By Ernest Hogan
Yet another anthology is out, with another story by me in it. It's called Five to the Future, and also features works by the fabulous Emily Devenport (my wife), Arthur Byron Cover, Cynthia Ward, and M. Christian. Buy it! Read it! Live it! Now!
Mine has been called “a Chicano fiesta of multicultural caliente salsa” by the publisher. It was inspired by recent political events. Rather than try to describe it, I'm going to tease you with the beginning of UNO! . . . DOS! ONE-TWO! TRES! CUATRO!
. . .
“Testing, testing. . . Is this thing on? UNO! . . . DOS! ONE-TWO! TRES! CUATRO!”
Low-flying F-16s rattled windows and loosened fillings as they rumbled their way to and from Luke Air Force Base, as they did every day since the new president stepped up the war.
A camera perched on the security fence near Central Avenue in Phoenix, undergoing repair after a hole was blown in it, partially destroying the face of the new president that was painted there as part of the ongoing mural project. It swiveled, looking for action and finding it on the street below. A flash of light disturbed a chain gang of young brown and black women wearing striped jumpsuits.
A hologram appeared: a figure in a spacesuit tricked out in intricate, colorful decorations like Mayan embroidery or a charro's best suit. The helmet had day glow hot rod flames and an engine’s air intake sticking out of the top. The face was not human, but a papier-mâché skeleton painted for Día de los Muertos.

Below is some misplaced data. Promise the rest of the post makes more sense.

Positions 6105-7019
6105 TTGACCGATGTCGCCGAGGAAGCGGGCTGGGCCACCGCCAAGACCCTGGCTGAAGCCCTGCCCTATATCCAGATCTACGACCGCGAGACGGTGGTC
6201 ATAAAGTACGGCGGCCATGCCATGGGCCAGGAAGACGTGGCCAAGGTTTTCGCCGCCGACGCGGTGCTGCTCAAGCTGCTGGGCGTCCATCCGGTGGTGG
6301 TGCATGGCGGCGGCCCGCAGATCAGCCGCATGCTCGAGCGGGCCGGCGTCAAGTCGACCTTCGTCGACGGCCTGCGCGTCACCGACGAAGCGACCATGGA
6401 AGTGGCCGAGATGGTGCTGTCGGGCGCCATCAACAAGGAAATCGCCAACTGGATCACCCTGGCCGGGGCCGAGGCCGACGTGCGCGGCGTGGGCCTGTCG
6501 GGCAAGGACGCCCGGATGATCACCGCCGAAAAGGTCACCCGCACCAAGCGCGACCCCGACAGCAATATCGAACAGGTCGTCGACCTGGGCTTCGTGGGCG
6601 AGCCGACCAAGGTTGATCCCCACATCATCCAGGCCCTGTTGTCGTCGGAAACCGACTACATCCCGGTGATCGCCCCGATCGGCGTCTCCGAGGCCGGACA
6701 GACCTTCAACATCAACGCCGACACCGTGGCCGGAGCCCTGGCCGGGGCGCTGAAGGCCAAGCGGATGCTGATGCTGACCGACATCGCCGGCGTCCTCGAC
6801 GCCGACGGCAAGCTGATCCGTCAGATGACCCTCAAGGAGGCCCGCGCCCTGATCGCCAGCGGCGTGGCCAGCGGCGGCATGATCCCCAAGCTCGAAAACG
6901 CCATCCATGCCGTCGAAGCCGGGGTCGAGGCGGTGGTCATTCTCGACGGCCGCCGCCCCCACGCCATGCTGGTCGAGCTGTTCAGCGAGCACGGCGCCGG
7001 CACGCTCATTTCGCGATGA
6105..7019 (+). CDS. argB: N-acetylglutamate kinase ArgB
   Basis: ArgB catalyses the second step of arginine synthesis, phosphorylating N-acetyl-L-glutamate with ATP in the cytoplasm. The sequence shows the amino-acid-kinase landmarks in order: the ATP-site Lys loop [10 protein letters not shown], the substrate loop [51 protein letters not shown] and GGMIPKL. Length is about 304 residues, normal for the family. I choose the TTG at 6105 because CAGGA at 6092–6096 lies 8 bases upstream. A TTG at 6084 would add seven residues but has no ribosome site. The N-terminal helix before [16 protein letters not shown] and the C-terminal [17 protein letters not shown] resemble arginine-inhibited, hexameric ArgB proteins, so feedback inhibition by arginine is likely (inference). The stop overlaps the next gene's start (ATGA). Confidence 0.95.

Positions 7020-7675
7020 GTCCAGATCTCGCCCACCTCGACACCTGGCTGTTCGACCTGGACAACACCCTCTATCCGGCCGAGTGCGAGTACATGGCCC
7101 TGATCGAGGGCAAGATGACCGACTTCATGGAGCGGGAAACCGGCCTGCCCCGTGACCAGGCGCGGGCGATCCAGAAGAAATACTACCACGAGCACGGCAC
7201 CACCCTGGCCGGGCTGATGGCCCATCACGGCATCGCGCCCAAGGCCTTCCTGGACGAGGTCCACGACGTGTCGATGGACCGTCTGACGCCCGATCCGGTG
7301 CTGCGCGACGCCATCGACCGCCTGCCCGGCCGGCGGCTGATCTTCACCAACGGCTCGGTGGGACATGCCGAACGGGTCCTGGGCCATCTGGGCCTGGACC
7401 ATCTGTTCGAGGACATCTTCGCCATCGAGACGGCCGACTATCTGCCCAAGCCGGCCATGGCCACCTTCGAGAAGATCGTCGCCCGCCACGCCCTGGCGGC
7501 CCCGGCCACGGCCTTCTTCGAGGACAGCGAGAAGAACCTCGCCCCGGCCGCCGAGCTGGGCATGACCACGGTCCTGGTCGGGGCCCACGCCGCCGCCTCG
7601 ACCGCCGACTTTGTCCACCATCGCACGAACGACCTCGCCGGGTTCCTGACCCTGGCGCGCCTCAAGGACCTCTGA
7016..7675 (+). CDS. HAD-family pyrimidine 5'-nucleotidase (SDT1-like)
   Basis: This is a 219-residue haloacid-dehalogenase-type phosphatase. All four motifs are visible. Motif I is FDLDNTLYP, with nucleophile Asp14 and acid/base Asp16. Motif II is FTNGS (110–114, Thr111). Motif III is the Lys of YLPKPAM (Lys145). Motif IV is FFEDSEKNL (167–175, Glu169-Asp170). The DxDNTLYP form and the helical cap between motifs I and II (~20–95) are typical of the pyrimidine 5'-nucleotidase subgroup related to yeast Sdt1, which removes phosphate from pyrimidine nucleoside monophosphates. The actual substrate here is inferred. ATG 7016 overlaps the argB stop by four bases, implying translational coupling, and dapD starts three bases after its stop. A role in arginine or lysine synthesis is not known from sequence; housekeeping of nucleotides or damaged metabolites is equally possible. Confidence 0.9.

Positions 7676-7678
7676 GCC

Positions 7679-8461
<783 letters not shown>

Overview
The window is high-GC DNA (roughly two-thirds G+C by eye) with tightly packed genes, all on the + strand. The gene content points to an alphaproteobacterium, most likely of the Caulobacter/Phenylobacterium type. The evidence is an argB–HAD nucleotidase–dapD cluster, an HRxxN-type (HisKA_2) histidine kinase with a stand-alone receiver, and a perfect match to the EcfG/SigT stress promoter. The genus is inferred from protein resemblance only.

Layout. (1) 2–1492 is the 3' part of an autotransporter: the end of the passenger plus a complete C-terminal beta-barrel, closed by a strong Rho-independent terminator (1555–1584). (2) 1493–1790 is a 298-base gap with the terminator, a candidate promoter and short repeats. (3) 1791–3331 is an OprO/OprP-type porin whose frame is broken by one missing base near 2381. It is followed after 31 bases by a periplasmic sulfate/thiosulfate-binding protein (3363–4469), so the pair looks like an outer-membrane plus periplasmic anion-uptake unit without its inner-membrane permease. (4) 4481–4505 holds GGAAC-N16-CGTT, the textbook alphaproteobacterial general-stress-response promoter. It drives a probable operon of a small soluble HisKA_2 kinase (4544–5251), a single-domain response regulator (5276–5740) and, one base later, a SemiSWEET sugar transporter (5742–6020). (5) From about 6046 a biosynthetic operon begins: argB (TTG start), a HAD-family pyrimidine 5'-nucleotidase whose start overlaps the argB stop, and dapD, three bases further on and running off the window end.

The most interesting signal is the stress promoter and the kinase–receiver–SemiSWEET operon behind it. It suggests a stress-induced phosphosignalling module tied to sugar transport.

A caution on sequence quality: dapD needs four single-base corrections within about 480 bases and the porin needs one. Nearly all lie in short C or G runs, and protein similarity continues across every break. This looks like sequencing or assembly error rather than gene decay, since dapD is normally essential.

It screamed like a rooster from Hell.
“UNO! . . . DOS! ONE-TWO! TRES! CUATRO!”
The chain gang panicked and tried to run, tripping on their shackles. An officer fired her gun, triggering a hail of gunfire from passersby and vehicles trapped in the perpetual traffic clog near the fence. People screamed. More shots were fired. Sirens wailed. Drones large enough to be armed buzzed in.
The hologram admired the mayhem. Its mask stretched and cracked into a grin.
Something flew over the fence, landing near the hologram. The object exploded into a cloud of red smoke. When the smoke cleared there was a flash-painted portrait of the skull-faced hologram on the fence next to the hole.
The hologram laughed like an over-amplified mariachi and disappeared.
Two F-16s thundered low overhead, heading for Luke Air Force Base.
. . .
. . .
Ernest Hogan finds inspiration in political turmoil. Another story by him can be found in the anthology Latin@ Rising. His “Chicanonautica Manifesto” appeared in Aztlan.